The Test Your Affiliate Contract Must Pass Before You Sign It

I’m fairly certain that in the creative world, nearly every creative entrepreneur is a member of some sort of affiliate program, which I think can be such a great opportunity for both the business and the affiliate. Participating in affiliate programs has been a great opportunity for my business, and I credit much of the Creative Law Shop’s launch success to our brand new affiliate program. That being said, affiliate programs done wrong can just be an unnecessary invitation of liability for your business, and an alarming number of affiliate contracts that come across my desk contain terms that I tell my clients to watch out for.


So what exactly do I look for before I tell my clients to sign up for an affiliate program? There are 4 main points to note.

As a note- if your affiliate invitation doesn’t contain a contract at all- run away! 

  1. Money. If you’re willing to associate yourself and your business with another business, you absolutely must be clear on what you’re getting in return! You need to know what you’re getting paid, when you’re getting paid, and how you’re getting paid, and you need to be really clear with the company about whether or not there’s any sort of threshold that has to be met before you get your first payout. A lot of programs will stipulate that you have to hit a certain monetary figure before you get paid at all; but some don’t, of course. Make sure, even if it’s not an actual requirement, it’s specifically stated that it’s not a requirement, and that you’ll start getting your kickbacks right off the bat.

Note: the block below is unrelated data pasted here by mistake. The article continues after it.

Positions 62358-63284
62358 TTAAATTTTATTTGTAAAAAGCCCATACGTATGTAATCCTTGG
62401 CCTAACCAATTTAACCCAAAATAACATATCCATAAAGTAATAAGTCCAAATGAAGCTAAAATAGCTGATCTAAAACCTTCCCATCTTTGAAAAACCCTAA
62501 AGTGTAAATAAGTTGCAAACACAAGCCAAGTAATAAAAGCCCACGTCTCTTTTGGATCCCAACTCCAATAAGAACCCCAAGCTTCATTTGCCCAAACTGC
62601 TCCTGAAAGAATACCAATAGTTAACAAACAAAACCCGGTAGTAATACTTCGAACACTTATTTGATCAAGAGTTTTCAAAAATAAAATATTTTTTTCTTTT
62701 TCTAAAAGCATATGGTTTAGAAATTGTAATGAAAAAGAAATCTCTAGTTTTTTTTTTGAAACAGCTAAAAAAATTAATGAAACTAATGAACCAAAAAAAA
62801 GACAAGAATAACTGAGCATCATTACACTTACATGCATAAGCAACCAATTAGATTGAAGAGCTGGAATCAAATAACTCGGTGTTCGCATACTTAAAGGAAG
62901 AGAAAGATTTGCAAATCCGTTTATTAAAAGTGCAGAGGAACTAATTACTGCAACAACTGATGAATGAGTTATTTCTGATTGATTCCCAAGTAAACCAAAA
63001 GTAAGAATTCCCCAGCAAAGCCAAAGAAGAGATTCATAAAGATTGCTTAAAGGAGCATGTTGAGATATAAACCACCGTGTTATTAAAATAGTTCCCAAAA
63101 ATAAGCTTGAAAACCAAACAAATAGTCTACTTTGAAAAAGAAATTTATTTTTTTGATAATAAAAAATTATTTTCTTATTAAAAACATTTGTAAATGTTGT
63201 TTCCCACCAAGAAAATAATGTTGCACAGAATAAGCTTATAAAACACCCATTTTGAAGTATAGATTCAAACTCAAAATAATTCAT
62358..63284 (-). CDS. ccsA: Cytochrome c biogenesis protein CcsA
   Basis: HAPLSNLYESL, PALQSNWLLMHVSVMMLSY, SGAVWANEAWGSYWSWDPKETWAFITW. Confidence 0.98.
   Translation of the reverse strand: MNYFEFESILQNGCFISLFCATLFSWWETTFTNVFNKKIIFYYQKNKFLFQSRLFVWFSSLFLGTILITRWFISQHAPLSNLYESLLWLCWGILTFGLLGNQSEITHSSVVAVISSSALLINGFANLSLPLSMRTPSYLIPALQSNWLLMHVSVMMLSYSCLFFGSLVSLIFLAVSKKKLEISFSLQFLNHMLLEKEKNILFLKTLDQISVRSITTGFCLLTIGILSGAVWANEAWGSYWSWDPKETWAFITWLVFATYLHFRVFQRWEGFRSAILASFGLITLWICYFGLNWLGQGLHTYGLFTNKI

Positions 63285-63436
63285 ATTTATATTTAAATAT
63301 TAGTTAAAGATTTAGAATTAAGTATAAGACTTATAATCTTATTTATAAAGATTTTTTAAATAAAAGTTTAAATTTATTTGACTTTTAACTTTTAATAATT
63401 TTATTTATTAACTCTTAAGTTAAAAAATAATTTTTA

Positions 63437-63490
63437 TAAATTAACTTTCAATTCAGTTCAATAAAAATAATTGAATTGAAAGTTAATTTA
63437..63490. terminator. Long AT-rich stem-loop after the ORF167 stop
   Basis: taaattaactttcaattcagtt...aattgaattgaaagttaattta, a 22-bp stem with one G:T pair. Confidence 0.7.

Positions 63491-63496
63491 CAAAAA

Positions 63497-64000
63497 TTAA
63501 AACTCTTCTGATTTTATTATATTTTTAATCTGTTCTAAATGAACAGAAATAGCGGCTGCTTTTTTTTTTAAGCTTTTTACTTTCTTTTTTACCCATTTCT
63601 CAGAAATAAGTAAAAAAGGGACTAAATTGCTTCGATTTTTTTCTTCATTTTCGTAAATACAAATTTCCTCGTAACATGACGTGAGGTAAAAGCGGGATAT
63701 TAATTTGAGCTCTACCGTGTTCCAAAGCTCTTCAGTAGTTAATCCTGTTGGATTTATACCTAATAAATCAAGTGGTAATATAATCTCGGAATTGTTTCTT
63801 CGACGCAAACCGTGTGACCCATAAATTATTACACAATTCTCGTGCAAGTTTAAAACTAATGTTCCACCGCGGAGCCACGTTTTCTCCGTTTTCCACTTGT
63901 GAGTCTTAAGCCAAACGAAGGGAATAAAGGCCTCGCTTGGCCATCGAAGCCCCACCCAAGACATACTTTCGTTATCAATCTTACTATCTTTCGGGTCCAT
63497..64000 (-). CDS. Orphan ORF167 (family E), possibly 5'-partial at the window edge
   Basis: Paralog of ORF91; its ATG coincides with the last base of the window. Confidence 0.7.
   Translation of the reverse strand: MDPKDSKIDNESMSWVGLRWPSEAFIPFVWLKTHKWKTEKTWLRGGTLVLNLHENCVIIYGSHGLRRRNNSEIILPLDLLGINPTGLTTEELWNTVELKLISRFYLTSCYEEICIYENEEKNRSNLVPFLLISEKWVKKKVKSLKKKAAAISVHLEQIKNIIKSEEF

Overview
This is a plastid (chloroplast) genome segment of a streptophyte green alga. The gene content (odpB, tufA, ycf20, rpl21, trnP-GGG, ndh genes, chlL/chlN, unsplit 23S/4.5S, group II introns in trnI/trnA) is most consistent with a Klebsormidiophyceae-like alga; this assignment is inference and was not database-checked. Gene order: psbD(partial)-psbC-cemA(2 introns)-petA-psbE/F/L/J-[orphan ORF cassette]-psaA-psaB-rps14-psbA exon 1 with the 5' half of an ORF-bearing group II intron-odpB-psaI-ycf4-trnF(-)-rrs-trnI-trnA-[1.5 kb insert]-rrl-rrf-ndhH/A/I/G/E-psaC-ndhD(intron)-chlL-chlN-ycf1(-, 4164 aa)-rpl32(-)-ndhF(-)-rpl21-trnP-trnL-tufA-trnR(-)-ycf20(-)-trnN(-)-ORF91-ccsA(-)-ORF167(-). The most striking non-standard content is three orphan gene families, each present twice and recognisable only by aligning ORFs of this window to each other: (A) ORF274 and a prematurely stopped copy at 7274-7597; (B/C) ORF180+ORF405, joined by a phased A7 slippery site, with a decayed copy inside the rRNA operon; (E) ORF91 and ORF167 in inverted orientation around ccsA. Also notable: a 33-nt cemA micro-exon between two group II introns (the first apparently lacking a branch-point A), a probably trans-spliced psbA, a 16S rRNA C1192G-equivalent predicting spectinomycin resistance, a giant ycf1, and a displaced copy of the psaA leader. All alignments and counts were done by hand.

2. Sales requirement. The second thing I would want you to look for is any language that specifies how many sales you have to make. We’re all busy, especially this time of year. An affiliate program can become a burden if you have any sort of requirement on how many sales need to be made.

  3. Frequency of publication. Hand in hand with that is our third point: any language talking about how often you actually have to broadcast or publicize for the affiliation. And of course, publicizing that you’re an affiliate of the program, or talking about the product or that company, isn’t that big of a deal but it’s just one more thing that you don’t want added to your plate that could become an added stress later on.

  4. Intellectual Property. Many programs will send you elements of your intellectual property to use in advertising. That being said, stay aware of exactly how the company is telling you that you can use their intellectual property, because that’s what it is – intellectual property. You don’t want to accidentally overstep those boundaries and get yourself into trouble by using them improperly.

And last but not least, a bonus point: make sure you comply with the FTC as an affiliate. So that leads to the obvious question – what does it take to stay compliant with the FTC? The answer is actually much more simple than you would think, and considering it is a federal entity, the FTC has actually done a really great job at laying out exactly what’s required of the affiliate programs on their website.

So that being said, the FTC is very clear about what you can and cannot do as a member of an affiliate program. It all boils down to three words: clear and conspicuous. You have to be very clear and very conspicuous that you are a member of an affiliate program, which is always judged from the perspective of the potential consumer. Any time the FTC is looking into anyone for an affiliate program, they are automatically going to look through the lens of the consumer, and are going to  determine if:

  • the consumer knew that that person was an affiliate

  • the affiliate made it abundantly clear that they were an affiliate

  • the affiliate used clear language stating that they were a member of an affiliate program

 The FTC has  gone into a bit more detail about what affiliate marketing entails, and I prepared a guide over everything you need you know about those FTC guidelines, best practices on the “where, what, how and why’s” – of  testimonials, endorsements, and disclaimers, and a little bit more information about affiliate links, which you can find in our Newsletter Resource Library!

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